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Business

Missing plane adds to worries of struggling Malaysia Airlines

TOKYO -- As the search continued for the Malaysia Airlines passenger jet, its mysterious disappearance cast a shadow on a carrier that has already had its share of troubles.

     The incident comes as established players in the Southeast Asian nation's airline industry face growing pressure from budget carriers, which now control more than half of short-haul routes. Struggling under pressure from such low-cost rivals as AirAsia, Malaysia Airlines booked a 1.17 billion ringgit ($359 million) net loss for the year ended December.

     The company has endeavored to boost its competitiveness by scaling up operations. Malaysia Airlines added more routes last year, focusing on long-haul routes in particular. Available seat kilometers, a measure of capacity defined as the number of seats times kilometers flown, rose 17%.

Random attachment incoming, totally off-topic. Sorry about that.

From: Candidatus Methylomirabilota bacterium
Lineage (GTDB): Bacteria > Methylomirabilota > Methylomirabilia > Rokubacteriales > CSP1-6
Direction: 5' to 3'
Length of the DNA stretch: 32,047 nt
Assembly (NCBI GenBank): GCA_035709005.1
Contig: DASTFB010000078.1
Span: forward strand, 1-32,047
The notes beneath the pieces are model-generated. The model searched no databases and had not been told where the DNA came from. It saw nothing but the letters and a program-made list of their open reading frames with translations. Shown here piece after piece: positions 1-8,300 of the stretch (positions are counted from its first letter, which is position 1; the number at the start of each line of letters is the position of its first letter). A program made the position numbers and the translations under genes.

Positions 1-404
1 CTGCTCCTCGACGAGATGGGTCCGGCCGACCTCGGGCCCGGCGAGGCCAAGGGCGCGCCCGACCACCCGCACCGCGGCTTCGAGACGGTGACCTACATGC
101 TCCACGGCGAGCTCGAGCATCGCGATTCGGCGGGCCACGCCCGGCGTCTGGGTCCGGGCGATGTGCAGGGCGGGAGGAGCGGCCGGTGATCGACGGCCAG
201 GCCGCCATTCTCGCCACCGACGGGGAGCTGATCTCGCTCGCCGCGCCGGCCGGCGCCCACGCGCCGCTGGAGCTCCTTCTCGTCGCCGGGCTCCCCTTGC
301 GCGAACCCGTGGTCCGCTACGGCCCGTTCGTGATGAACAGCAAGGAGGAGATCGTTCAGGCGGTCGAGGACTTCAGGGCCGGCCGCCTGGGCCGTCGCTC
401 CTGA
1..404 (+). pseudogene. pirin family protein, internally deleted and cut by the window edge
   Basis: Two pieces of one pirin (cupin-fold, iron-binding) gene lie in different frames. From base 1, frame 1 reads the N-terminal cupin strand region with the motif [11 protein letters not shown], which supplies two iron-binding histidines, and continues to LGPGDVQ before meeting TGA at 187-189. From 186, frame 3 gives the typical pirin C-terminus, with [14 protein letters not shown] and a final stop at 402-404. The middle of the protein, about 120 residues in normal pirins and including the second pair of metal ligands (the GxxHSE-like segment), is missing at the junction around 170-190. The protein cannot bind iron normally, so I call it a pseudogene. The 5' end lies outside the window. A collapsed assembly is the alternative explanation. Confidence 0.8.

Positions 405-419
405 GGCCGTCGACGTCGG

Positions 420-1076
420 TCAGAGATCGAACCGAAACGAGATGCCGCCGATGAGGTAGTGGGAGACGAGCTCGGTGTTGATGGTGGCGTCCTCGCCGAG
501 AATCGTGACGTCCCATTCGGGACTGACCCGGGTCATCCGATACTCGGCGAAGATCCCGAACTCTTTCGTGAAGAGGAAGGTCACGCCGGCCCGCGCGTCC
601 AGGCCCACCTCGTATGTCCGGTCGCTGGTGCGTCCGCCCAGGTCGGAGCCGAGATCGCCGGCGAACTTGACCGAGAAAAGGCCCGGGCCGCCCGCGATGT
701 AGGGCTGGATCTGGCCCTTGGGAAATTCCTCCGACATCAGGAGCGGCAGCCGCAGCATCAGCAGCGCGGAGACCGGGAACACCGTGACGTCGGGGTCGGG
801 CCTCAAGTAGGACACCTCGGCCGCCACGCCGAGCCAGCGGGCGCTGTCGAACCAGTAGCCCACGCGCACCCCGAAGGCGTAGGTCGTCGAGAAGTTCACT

In 2013, Malaysia Airlines also officially joined oneworld, one of the top three global passenger airline alliances. Partnering with major carriers helped the firm raise revenue passenger kilometers -- the number of paying passengers times distance traveled -- 27% on the year in fiscal 2013.

     The aim is to use the increased volume to help absorb the company's fixed costs, which run higher than those of budget competitors. But the move to quickly boost capacity while mired in red ink has invited criticism.

     "They are going about this restructuring backwards," says an industry expert who maintains that returning to profitability and cutting labor costs ought to be top priorities for the carrier.

     And it looks like pressure on the country's airlines will only intensify down the road. Lion Air, Indonesia's top low-cost carrier, has its own plans to ramp up capacity in Malaysia, while high-speed rail connecting Kuala Lumpur and Singapore is scheduled to start running in 2020.

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